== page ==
What Boilerplate Code Is

Introduction

I was doing some online research to fix a bug in my code and I just came across this term Boilerplate Code. I thought for a while what boilerplate code is. This term was new for me so I just used Google to find what this term actually means.

I will be sharing that with all of you.

Questions

What does Boilerplate Code mean in computer programming?

Boilerplate Code

The term boilerplate originates from the printing industry in the early 1900s. Boilerplate Code is any seemingly repetitive code that shows up again and again to get some result that seems like it ought to be much simpler. It's the code that can be used by many applications/contexts with little or no change.

Eventually, boilerplate code refers to the repetitive code that can be avoided by optimizing code. Boilerplate is lack of implementing programing logic in a more optimized way.

You can see below an example of boilerplate code. I created a program in C++ to add two numbers.

  1. #include<iostream.h>  
  2. #include<conio.h>  
  3. void main()  
  4. {  
  5.     clrscr();  
  6.     int a, b, sum;  
  7.     cout<<"Enter the values of A and B: ";  
  8.     cin>>a>>b;  
  9.     sum = a + b;  
  10.     cout<<"Sum is: "<<sum;  
  11.     cout<<endl;  
  12.     cout<<"Enter the values of A and B: ";  
  13.     cin>>a>>b;  
  14.     sum = a + b;  
  15.     cout<<"Sum is: "<<sum;  
  16.     cout<<endl;  
  17.     cout<<"Enter the values of A and B: ";  
  18.     cin>>a>>b;  
  19.     sum = a + b;  
  20.     cout<<"Sum is: "<<sum;  
  21.     cout<<endl;  
  22.     cout<<"Enter the values of A and B: ";  
  23.     cin>>a>>b;  
  24.     sum = a + b;  
  25.     cout<<"Sum is: "<<sum;  
  26.     cout<<endl;  
  27.    
  28.     getch();  

If you see in the preceding code, I'm repeatedly calling this code, syntax/logic whatever you call it. Here I'm fetching two values from the user, adding them and printing the result. Assuming I want to do this task around 10-20 times, I need to repeat this set of code about 10-20 times. Correct?

Now when the logic is the same, repeating the code 10-20 times makes no sense. This is what is referred to as Boilerplate Code (lack of implementing logic or repeating code).

  1. cout<<"Enter the values of A and B: ";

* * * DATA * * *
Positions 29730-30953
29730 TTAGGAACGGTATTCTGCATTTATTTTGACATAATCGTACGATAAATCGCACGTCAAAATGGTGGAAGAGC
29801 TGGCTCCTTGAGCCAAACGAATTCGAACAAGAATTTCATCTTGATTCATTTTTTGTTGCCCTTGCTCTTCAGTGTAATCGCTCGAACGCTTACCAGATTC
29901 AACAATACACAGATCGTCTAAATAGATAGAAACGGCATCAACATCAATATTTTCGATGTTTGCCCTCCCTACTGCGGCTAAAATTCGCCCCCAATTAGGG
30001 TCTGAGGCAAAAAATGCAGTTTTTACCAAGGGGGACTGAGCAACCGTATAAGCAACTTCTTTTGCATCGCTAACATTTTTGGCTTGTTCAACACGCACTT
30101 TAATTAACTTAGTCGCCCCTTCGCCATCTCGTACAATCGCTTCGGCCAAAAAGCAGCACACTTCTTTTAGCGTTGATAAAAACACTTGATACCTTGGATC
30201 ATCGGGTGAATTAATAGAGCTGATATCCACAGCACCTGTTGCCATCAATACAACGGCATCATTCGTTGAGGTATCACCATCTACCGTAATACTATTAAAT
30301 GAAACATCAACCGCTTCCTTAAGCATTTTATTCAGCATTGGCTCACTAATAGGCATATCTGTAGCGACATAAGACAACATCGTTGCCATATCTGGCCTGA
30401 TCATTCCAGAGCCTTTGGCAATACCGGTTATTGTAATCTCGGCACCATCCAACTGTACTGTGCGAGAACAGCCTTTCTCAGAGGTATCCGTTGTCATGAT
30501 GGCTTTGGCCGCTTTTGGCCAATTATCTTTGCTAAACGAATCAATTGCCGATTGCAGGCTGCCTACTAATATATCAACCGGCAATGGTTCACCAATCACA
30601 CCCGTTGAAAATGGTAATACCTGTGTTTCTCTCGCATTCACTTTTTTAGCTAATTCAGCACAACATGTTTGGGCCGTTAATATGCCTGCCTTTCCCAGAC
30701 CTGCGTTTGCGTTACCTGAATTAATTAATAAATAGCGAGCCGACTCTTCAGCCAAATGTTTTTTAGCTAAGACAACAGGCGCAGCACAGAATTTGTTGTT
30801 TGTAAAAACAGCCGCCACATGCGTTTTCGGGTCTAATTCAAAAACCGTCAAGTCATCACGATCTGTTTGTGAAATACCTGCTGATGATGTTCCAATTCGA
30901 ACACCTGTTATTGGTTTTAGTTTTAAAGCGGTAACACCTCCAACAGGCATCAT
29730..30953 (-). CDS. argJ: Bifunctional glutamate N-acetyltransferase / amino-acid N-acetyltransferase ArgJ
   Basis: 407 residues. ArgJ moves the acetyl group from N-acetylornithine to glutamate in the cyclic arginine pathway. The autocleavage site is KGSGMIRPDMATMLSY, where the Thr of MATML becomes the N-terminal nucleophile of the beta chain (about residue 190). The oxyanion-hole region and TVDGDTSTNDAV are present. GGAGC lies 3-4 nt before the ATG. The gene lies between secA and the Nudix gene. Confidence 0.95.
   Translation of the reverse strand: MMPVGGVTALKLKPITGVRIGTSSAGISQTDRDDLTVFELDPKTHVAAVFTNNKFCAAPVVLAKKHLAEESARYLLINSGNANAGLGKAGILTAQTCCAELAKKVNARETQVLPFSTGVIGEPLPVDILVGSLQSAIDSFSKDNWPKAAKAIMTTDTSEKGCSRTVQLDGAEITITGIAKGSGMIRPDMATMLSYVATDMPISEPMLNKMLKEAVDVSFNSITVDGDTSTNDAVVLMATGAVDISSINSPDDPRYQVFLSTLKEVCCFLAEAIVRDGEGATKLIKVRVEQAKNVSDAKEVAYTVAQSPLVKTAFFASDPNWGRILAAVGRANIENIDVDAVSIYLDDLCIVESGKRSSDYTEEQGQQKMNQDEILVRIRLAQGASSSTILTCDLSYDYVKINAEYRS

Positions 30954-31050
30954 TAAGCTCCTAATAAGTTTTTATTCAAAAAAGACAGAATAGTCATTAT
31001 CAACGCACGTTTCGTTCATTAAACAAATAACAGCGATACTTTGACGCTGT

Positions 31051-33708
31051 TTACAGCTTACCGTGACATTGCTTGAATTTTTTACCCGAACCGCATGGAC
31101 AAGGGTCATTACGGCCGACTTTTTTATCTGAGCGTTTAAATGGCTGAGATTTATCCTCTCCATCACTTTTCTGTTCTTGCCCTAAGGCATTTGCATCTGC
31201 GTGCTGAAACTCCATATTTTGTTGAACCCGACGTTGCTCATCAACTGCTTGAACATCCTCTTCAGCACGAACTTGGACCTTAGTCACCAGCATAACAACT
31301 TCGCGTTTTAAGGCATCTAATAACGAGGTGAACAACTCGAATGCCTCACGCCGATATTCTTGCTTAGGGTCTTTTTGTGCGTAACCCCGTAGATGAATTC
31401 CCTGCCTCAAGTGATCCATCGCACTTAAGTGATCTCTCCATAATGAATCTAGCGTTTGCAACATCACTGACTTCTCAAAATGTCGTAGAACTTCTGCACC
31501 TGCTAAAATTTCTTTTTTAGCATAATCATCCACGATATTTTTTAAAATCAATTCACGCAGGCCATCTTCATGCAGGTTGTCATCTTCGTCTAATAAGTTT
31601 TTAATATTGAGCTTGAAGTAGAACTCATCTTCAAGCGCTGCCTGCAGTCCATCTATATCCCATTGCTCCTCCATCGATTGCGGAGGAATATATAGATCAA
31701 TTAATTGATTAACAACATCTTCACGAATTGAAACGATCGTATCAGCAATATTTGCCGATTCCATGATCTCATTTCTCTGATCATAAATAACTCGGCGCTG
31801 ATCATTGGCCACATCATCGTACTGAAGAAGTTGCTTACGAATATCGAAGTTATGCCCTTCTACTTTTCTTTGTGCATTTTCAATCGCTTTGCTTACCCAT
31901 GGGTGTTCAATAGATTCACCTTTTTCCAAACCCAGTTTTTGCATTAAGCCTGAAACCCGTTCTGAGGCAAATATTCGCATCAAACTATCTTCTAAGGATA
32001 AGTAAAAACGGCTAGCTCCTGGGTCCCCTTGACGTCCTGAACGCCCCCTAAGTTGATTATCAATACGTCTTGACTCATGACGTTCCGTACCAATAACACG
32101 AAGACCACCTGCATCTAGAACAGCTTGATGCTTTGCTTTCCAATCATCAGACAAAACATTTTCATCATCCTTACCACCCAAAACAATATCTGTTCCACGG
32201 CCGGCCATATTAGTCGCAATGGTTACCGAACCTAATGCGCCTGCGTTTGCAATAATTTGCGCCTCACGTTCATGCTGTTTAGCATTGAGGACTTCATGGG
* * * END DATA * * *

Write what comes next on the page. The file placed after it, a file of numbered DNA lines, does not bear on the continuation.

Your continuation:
2. cin>>a>>b;  
  3. sum = a + b;  
  4. cout<<"Sum is: "<<sum;  
  5. cout<<endl; 

We have a very special feature in programming languages know as functions. Now see the following code:

  1. #include<iostream.h>  
  2. #include<conio.h>  
  3. #include<stdio.h>  
  4. void add();  
  5. void main()  
  6. {  
  7.    clrscr();  
  8.    char ch='y';  
  9.    while(ch=='Y' || ch=='y')  
  10.    {  
  11.       add();  
  12.       cout<<"Do you want to continue? ";  
  13.       cin>>ch;  
  14.       cout<<endl;  
  15.    }  
  16.    fflush(stdin);  
  17.    getch();  
  18. }  
  19. void add()  
  20. {  
  21.    int a, b, sum;  
  22.    cout<<"Enter two numbers:";  
  23.    cin>>a>>b;  
  24.    sum=a+b;  
  25.    cout<<endl;  
  26.    cout<<"Sum of two numbers is: "<<sum<<endl;  

Now if you see in the preceding code, I have optimized it by putting that addition logic in the function named add.

Now what I did is just called the function add() wherever and whenever I require. In this code I used a while loop that will execute until the value of ch remains "y" or "Y" . The moment the value of ch changes the program will terminate, in other words when I execute this program it will always ask "Do you want to continue?" and it depends on me how much I want this program to run.

What I want to convey here is that, the following piece of code (in other words the main logic of this program), is placed inside the function that prevents the repetition of code.

  1. void add()  
  2. {  
  3.    int a, b, sum;  
  4.    cout<<"Enter two numbers:";  
  5.    cin>>a>>b;  
  6.    sum=a+b;  
  7.    cout<<endl;  
  8.    cout<<"Sum of two numbers is: "<<sum<<endl;  

Problem encountered with Boilerplate Code

The boilerplate code indicates tedium and a violation of the “Don't Repeat Yourself” principle. When we write boilerplate code, we are actually repeating the same code again and again across the project. When that code needs to be changed, it's very difficult to remember all of the places where the code was written.

In simple language we can say that boilerplate code is not a limitation of the language but it is a limitation of logic.